Earth’s atmosphere absorbs the majority of the IR radiation that comes from the sun. In addition, carbon dioxide, ozone and oxygen also absorb much of the IR radiation, allowing very little to actually reach the ground. Aside from water vapor, bodies of water on the surface of the Earth also absorb IR wavelengths well. Glass, Plexiglas, wood, brick, stone, asphalt and paper all absorb IR radiation. While regular silver-backed mirrors reflect visible light waves, allowing you to see your reflection, they absorb infrared radiation. Gold, manganese and copper also absorb IR radiation well. According to Next Energy News, the U.S. Department of Energy is using these three metals to design nanoantennas, which will convert waste heat in the form of IR radiation into electricity.


Side note, to combat that “3.5 W/m2” increase in infrared retention, just use “Gold, manganese and copper also absorb IR radiation well. According to Next Energy News, the U.S. Department of Energy is using these three metals to design nanoantennas, which will convert waste heat in the form of IR radiation into electricity”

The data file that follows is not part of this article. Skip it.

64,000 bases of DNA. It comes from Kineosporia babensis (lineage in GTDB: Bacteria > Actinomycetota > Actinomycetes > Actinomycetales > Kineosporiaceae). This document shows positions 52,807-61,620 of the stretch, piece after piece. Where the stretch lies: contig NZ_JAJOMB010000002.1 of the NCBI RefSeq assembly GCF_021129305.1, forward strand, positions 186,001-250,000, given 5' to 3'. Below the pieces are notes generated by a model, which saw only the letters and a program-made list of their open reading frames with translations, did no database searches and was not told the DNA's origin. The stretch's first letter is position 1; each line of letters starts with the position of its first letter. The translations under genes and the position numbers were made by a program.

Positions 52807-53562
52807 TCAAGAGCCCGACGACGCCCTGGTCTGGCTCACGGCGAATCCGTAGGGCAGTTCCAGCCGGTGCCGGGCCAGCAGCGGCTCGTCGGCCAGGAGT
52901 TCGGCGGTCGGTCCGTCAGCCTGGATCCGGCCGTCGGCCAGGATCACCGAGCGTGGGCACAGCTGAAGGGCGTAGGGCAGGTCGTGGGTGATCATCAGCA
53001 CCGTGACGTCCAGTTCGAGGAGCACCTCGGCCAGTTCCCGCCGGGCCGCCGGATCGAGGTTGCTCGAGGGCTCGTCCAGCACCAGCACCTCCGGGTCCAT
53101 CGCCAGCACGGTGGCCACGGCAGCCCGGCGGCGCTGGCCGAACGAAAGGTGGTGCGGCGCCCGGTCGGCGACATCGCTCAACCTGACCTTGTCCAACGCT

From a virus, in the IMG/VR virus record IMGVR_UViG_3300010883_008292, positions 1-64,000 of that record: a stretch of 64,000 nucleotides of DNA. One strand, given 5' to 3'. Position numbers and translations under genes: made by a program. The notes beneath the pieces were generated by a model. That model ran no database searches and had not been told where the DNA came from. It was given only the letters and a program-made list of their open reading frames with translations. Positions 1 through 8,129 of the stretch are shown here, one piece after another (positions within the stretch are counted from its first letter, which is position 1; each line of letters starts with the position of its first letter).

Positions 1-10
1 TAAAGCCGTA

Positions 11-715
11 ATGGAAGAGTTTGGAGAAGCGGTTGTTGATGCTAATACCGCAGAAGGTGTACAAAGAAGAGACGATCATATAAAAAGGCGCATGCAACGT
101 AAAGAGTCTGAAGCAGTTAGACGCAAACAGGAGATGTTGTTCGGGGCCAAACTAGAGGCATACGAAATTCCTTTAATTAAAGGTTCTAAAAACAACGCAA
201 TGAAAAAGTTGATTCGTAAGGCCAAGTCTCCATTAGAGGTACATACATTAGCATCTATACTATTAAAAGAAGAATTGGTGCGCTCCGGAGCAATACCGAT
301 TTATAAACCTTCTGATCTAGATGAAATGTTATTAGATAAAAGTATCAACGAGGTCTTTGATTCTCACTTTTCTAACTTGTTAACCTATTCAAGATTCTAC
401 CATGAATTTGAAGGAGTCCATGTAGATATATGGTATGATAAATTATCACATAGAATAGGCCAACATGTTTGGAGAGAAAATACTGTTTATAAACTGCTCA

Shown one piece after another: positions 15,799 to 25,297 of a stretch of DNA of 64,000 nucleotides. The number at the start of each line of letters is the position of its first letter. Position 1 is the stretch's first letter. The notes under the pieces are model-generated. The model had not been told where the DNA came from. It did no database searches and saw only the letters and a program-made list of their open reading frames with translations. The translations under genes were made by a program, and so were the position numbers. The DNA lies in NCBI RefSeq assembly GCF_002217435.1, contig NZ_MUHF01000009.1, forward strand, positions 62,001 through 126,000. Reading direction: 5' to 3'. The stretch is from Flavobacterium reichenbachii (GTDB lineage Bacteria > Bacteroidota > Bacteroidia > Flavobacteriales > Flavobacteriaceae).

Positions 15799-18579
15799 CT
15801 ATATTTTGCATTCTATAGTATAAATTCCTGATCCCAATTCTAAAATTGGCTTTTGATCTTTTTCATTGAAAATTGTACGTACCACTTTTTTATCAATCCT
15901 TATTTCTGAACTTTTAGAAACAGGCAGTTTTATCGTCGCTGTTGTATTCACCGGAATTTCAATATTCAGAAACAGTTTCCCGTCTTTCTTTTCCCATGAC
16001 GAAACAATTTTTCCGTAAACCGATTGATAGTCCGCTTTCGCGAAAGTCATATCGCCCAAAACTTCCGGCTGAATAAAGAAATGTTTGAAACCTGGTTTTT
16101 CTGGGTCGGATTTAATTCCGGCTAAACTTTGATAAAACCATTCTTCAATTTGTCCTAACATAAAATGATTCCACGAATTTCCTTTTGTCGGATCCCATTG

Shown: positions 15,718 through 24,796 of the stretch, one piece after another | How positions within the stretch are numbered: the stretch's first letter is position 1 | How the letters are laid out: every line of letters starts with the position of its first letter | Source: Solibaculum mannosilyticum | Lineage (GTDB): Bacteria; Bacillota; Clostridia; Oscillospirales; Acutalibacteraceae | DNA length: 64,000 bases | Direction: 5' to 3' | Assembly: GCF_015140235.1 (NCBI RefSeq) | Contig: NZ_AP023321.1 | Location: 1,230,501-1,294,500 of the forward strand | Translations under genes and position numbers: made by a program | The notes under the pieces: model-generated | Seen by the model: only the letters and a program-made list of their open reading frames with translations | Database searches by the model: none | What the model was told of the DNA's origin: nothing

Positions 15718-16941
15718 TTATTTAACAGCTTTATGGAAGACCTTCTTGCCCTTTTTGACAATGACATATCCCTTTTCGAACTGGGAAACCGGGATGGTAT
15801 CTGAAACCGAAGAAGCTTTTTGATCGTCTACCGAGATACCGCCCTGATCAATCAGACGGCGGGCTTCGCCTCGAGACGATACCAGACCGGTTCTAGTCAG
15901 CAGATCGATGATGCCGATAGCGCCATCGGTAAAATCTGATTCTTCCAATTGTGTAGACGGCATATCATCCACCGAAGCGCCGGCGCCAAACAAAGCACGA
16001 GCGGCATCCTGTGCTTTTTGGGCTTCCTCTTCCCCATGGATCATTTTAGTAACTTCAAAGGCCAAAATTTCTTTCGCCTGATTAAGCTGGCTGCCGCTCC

Anyway, this is my beef with articles like “Carbon Dioxide Is Warming the Planet (Here's How)”

One, they give a fact like “an increase of 3.5W/m2 infrared in the atmosphere compared to preindustrial times.” But never give the context of how much infrared energy the Earth is bathed in from the sun which is around 525 Watts a square meter. (And how do they know for sure the amount of infrared retention preindustrial revolution?)

Two, the article completely ignores rising sea levels will absorb more IR. (One must wonder if there is a connection with IR absorbing and CO2 released by the oceans.) Less snow means less IR reflected to space. Increased water vapor release by increased cooling tower usage results in more IR absorption. Then take in account the increase amount of pavement, concrete, and glass covering the earth absorbing more IR.